Featured Research

from universities, journals, and other organizations

Phone Counseling Improves Quality Of Life, Immune Systems Of Cervical Cancer Survivors

Date:
April 22, 2008
Source:
University of California - Irvine
Summary:
A unique telephone-counseling intervention not only improved the quality of life for cervical cancer survivors but also altered associated stress-related effects on their immune systems, a new study found.

A unique telephone-counseling intervention not only improved the quality of life for cervical cancer survivors but also altered associated stress-related effects on their immune systems, a UC Irvine study has found.

Related Articles


Along with reporting psychological and social benefits, the women in the study were found to have improved anti-tumor immune responses. The findings point to the importance of a “mind-body” connection for surviving cancer with a higher quality of life.

“Cervical cancer survivors frequently experience profound and long-lasting quality of life issues, yet they often do not avail themselves of cancer support resources and are in desperate need of psychosocial interventions that work for them,” said Lari Wenzel, associate professor of medicine and public health at UC Irvine and co-lead author of the study. “This telephone-counseling strategy provided broad access to help women manage the stressors associated with cancer and its treatment.”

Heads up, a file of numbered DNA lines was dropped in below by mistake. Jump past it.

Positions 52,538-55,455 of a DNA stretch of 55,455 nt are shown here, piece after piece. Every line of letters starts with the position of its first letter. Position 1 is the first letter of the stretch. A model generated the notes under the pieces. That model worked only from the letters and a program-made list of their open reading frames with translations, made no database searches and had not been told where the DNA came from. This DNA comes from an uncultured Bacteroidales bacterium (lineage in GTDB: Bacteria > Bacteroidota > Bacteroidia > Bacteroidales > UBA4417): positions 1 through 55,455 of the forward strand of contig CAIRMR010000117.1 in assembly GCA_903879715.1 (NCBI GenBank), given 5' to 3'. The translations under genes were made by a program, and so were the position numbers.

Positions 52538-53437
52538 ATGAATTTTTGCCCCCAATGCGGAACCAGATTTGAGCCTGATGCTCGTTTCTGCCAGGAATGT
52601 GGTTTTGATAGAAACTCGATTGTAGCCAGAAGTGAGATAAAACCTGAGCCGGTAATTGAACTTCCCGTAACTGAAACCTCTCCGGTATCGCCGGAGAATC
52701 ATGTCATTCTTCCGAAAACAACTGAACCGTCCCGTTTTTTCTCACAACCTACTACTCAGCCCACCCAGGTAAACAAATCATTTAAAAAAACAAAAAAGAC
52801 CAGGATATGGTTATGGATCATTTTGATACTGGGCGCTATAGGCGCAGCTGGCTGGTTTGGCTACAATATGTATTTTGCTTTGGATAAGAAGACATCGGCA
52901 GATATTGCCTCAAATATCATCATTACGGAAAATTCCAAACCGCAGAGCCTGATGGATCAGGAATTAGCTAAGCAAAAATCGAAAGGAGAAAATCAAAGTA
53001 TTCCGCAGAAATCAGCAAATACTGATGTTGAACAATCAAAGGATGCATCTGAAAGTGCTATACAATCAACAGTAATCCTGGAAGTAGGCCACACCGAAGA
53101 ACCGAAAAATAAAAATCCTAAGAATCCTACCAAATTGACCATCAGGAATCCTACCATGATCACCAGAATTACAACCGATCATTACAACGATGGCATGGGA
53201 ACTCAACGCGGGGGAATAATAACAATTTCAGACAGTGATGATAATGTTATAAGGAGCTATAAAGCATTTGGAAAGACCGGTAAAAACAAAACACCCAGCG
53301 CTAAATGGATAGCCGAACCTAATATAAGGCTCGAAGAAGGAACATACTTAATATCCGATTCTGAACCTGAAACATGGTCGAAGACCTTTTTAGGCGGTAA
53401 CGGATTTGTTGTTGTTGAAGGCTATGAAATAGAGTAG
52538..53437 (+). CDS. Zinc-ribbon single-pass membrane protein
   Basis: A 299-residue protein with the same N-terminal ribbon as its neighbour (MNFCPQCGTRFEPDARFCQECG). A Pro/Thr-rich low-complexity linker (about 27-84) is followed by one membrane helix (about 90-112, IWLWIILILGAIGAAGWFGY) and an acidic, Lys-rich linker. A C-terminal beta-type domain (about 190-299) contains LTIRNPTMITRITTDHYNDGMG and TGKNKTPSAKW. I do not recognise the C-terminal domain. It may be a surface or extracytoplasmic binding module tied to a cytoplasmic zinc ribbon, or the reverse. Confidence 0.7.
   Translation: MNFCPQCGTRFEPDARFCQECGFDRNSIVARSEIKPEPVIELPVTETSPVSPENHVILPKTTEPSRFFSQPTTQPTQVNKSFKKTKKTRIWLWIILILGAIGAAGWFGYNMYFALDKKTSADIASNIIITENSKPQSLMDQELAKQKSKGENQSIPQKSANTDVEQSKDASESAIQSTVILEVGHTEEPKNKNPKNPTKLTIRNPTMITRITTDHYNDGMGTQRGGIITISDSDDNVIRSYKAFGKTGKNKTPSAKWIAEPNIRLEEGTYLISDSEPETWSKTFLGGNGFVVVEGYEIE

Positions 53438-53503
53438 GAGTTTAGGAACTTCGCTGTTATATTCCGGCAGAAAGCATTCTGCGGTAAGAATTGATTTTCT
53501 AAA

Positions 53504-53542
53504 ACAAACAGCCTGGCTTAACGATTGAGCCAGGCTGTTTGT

The researchers studied 50 women from September 2004 to December 2005 who had completed primary cervical cancer treatment at least six months before starting the counseling program. The standardized telephone counseling focused on stress and emotion management and health and wellness issues.

In addition to the patient-reported psychological and social effects of the study, the researchers looked at what can be called the “mind-body” connection, which explores how behavioral interventions can affect other parts of the body.

Blood tests on the women who completed the counseling program showed a shift in the immune system, specifically with a class of T-helper immune cells, toward the type of immune response that seeks out and destroys tumor cells. Dr. Edward Nelson, UCI oncologist, tumor immunologist and co-lead author on the study, said the shift in these biomarkers was associated with the quality of life improvements that resulted from the telephone-counseling sessions helping participants address and relieve stress.